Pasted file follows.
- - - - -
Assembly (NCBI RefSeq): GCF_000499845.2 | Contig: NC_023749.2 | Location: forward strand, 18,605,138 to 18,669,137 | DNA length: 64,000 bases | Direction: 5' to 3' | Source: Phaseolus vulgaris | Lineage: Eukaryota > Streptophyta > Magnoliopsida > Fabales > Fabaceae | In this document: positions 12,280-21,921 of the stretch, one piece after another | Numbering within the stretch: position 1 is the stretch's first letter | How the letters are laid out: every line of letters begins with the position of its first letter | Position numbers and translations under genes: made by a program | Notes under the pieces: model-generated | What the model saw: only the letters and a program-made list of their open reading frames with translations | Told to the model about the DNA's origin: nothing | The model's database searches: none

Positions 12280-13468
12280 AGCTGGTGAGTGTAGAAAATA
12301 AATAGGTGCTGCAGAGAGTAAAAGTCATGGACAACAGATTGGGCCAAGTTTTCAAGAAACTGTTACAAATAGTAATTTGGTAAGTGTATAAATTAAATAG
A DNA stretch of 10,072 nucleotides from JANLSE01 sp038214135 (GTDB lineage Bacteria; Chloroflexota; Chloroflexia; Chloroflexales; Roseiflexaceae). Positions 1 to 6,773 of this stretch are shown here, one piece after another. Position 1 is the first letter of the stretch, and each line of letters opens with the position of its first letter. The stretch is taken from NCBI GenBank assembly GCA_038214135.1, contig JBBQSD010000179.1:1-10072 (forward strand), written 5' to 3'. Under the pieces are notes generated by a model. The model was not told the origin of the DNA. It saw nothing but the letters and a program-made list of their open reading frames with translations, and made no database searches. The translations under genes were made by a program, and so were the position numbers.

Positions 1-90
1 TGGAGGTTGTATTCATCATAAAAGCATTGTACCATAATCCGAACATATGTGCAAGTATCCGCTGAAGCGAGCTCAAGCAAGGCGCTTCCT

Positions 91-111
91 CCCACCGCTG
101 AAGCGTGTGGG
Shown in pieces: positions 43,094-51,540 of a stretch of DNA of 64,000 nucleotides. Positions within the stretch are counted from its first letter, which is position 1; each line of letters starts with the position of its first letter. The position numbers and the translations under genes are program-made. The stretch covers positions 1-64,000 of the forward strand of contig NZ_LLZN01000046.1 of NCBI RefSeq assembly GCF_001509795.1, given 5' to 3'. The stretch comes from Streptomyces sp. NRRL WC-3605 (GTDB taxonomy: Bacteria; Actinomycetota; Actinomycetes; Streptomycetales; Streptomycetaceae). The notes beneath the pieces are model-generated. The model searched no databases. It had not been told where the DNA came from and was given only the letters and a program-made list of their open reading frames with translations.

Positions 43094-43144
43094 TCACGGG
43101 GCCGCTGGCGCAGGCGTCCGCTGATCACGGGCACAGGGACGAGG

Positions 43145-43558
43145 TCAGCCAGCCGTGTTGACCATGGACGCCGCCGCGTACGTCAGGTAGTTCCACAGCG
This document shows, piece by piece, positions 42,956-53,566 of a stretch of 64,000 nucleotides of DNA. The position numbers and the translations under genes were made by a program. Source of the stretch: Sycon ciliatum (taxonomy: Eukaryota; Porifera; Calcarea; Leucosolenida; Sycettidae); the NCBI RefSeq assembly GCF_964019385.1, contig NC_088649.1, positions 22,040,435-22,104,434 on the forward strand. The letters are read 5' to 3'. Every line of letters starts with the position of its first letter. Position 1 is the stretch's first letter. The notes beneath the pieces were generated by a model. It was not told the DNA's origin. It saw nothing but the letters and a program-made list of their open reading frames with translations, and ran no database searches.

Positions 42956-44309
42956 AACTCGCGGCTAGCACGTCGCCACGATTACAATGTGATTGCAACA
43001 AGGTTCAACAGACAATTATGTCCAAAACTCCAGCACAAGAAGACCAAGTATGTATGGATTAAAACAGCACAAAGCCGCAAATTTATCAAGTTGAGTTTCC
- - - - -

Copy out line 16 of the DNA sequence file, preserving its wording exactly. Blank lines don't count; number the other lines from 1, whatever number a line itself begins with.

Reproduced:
43145 TCAGCCAGCCGTGTTGACCATGGACGCCGCCGCGTACGTCAGGTAGTTCCACAGCG